Today, on the bus back to Sevilla from Cadiz, I suddenly thought about terminating the trip by going back to Taiwan.
But in fact, during the past week, I’ve been mentally geared towards heading to Quito to commence my Latin American journey. I just haven’t bought the flight ticket.
And of course I have to decide soon.
Today on that bus I couldn’t sleep, not only because of the blazing sun, but also because I kept thinking about what I need to prepare for all the things for the South American trip:
- It’s better I take the night bus on Sunday so I can arrive in Madrid early on Monday. This way I can fetch the passport right away instead of waiting until Tuesday. After all Wednesday is Double Tenth Day, a national holiday of Taiwan’s, and if I don’t fly to Quito this Wednesday or Thursday I have to wait until next week.
- I have to book a hostel in Madrid.
- I have to buy the flight ticket.
- I have to make sure that I do the laundry.
But then I started to go through the journey to come. Roughly it’ll be:
- Two weeks in Ecuador;
- Two weeks (a bit less in fact) in part of Peru;
- 90 days for Chile and Argentina;
- Mexico (and, of a lesser likelihood, Guatemala).
Indeed, I have the couple of Limeño friends, V’s mother in Santiago, Chile, and a friend in Mexico. But I also realized that I won’t likely get many couches. And this is not pessimism talking. Most of the destination in Ecuador and, even more so, in Chile and Argentina, will be strongly tourist-oriented. I think they’ll just be like lots of places in Croatia, where it is not easy to get a couch. And I want couches.
I want couches because I want human contacts. Without couches I feel like a mere tourist, and I no longer want to travel like a tourist. I’ve been doing so for a large part of the time during the past 50 days, and I know how I feel.
Of course, there’re pros and cons. I always do pros and cons quickly, efficiently, thoroughly, and much to the point. So, about going back to Taiwan, it’s because
- I no longer want to travel without couches. Human contacts are important. (And I’m not someone who doesn’t try.) I want to really get to know something about locals.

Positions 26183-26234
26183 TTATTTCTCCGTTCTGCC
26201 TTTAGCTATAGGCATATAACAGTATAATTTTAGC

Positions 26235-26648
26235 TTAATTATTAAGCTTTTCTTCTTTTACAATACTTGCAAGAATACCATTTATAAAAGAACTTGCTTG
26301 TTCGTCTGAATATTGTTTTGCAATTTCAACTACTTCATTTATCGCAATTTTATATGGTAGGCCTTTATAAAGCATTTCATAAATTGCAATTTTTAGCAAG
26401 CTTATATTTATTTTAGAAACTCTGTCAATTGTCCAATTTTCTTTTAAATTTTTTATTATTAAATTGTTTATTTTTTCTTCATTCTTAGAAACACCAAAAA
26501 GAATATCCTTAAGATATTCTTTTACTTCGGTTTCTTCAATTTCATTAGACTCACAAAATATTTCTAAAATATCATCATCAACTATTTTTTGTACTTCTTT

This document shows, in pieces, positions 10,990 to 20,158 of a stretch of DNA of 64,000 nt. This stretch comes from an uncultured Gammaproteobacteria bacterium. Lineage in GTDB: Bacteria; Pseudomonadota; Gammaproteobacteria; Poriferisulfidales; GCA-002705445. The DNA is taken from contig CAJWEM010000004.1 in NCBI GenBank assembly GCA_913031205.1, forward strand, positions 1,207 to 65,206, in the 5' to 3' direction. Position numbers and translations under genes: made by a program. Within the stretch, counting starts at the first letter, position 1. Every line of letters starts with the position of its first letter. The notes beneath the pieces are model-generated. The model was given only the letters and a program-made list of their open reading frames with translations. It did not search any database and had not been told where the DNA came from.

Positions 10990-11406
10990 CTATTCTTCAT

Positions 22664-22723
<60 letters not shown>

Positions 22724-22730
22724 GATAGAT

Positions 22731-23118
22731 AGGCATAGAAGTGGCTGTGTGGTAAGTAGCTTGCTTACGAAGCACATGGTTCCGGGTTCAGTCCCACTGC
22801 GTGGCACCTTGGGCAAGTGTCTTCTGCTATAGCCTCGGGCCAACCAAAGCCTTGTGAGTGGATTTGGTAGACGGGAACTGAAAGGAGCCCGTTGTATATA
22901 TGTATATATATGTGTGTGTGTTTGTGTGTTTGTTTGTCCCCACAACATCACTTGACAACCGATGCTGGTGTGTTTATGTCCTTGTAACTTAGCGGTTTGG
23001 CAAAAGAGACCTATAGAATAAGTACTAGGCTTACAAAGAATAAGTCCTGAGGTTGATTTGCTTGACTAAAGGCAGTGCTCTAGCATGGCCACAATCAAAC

- After months of traveling, laws of diminishing returns have shown pretty much.
- Without enough human contacts, I need to have at least enough “wow moments” at a high frequency. That can’t always happen. Shoestring-style traveling takes a lot of patience and physical suffering, of course.
- During one of the three-to-five-week backpacking trips in the past, I tend to like to be reasonably of a completist. But now things that don’t wow me enough simply aren’t enough; at times they even irritate.
- Various costs are rising due to much closer departures now. For instance LAN’s Lima – Cuzco round-trip flight has gone from 180 USD to 440.
- In any case traveling feels like burning money. Of course I knew that, but witnessing it can be daunting.
- I’ve never been that crazy about South America. Yeah, I want to be “wow”-ed by stunning natural views, but mostly I’m the cultured type focusing on music, arts and architecture.
- Shit is bound to happen at some point — I mean, again. (I did got deported, lost my wallet and camera. Will I be able to survive yet another round of attack by… shit?
But to return, that means
- I am likely never to see South America.
- (Although, does that matter? And maybe when I do get to do so, I’ll be better prepared.)
- Two days after returning I’ll soon have to cope with a thousand unpleasant things in Taiwan. (Of course, postponing that for four to five months doesn’t make any difference.)
- There’ll be a “what if” that recurs in my mind from time to time.
What if I hanged on longer? What would I have seen and experienced? (And yet is it worth undergoing more months of traveling or whatever one calls it?)